What I’m Trying To Learn This Year: How to navigate difficult personalities in a loving way without ruining relationships or murdering anyone. Hopefully it will be on my list next year of “Things I’ve Learned. If you have advice, I’d love to hear it.

Family aside, I want this year to be a year of accomplishing things without bullshit. I’m a procrastinator. I self-sabotage and am probably more afraid of getting what I want more than anything else. I hope this year I can kick my own ass and accomplish things I’ve wanted to do for a long time. Such as, FINISH MY DAMN BOOKS, travel more, possibly bake a mini-us, paint and draw more, and train Oliver to walk on a leash. Also, to be more romantic with my husband (on days I don’t want to put forks in his eyes). By “romantic,” I don’t mean “have more sex.” I mean, like, surprise him with dates, buy him flowers, and stuff. You pervs.

Another thing I’ve learned this year: We don’t have that much time. Time goes so fast and before you know it you’re 90 and haven’t done shit that you set out to do.

I hope you guys have a wonderful new year filled with magic, love, and accomplishments. Thank you for all the support, for the fun stories, the great advice, and the new friendships. Tanti baci, from us to you!

THIS IS A VERY LATE COSI POST! CHECK OUT MY FAVORITE ITALY BLOGS AND THEIR ITALY NEW YEARS STORIES ON COSI!

 

 

24 Ways That Italy Changed My Life For The Better And Weird

San Donato Val di Comino, Frosinone, Lazio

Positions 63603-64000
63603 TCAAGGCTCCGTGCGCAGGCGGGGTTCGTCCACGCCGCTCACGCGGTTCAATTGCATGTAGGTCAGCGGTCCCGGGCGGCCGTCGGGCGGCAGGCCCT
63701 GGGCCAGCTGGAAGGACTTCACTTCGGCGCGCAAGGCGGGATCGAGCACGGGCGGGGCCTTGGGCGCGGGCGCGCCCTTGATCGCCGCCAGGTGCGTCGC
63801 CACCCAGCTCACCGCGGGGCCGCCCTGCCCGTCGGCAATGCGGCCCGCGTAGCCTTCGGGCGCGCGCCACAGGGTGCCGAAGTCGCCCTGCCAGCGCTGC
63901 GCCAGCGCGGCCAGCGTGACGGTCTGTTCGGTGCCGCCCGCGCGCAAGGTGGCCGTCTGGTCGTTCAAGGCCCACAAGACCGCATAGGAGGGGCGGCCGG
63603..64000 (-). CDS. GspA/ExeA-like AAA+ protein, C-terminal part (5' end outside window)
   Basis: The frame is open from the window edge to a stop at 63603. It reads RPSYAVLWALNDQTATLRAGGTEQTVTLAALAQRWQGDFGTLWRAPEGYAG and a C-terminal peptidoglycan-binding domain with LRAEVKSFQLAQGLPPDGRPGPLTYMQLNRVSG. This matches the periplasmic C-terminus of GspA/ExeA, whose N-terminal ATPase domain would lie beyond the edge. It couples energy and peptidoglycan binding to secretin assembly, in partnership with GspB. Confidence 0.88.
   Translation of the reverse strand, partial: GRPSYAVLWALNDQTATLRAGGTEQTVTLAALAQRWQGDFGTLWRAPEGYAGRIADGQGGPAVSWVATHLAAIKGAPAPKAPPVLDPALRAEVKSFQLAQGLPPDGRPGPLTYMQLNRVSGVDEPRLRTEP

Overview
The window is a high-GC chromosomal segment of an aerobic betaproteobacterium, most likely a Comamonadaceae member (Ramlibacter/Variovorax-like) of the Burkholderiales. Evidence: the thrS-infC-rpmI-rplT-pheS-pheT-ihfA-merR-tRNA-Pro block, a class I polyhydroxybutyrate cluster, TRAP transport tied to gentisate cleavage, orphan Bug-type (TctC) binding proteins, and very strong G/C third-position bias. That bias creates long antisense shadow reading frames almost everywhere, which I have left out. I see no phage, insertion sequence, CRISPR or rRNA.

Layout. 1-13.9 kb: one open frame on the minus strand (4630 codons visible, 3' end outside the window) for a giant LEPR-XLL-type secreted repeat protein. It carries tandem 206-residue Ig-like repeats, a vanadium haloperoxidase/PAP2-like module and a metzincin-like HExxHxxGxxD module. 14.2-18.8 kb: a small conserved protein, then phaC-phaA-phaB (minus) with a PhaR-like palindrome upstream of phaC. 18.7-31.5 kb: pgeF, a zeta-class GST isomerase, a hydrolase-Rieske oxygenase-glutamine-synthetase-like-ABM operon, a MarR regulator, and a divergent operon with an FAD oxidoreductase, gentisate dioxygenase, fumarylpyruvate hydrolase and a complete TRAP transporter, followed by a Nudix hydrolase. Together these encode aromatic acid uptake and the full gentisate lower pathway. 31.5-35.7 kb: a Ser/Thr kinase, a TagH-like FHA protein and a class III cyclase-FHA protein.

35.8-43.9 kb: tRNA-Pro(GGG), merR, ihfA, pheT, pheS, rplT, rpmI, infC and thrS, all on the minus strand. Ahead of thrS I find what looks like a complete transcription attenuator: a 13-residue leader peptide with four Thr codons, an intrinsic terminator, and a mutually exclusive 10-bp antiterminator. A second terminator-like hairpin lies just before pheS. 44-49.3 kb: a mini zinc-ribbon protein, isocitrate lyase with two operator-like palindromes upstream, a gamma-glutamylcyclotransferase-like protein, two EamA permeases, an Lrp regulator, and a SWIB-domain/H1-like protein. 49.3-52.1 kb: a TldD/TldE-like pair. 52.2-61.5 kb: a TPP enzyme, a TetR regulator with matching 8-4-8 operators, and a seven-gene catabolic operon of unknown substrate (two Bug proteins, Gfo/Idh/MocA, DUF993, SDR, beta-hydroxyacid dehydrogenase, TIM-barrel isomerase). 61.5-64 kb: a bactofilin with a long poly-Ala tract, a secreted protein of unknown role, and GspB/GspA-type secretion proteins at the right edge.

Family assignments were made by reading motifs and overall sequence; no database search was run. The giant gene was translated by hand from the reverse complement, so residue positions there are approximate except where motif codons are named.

San Donato Val di Comino, Frosinone, Lazio

It’s impossible to live abroad and not come home forever changed. Living abroad, no matter how prepared for the experience you think you are, is always more difficult than you’ve planned. I thought that since my family is multi-cultural that I could easily blend in and figure shit out. Totally not what happened. However, I did struggle, and as a result I became a stronger person. Now I’m so tough I ride unicorns through flame hoops while playing metal on an air guitar. True story.

1. Bathroom habits. I’m now more like a dog. I am fearless when it comes to peeing in public which is way more useful than you’d think. I’m pretty sure that most Florentines have at least caught a glimpse of my bare ass or hoo-haw at some point. My lady bits are like leprechaun sightings.

2. This might not be a “better thing” but it’s funny. Italy kind of made me a wuss in some areas. “Camping” now requires a tiny cabin, with a shower. I expect a dance club, pool, and cafe to be located in the camping area. However, I am no longer used to heat or air conditioning inside the houses so my ability to withstand extreme temperatures is higher.

3. Dogs are members of the family. In Florence dogs get to go everywhere and they do. I am a much better dog haver since living in Florence. I get annoyed when people don’t treat their dogs like family members. Dogs like Prada, too, bitch! I am confused when high-end stores won’t allow my dog inside in the US. It’s not that I can afford to be in there but I like to walk around on occasion to see what not poor people do in their free time. In Italy, the D & G girls would scoop my muddy puppy up and snuggle him. Why the fuck don’t you want to snuggle my muddy dog? SNUGGLE HIM!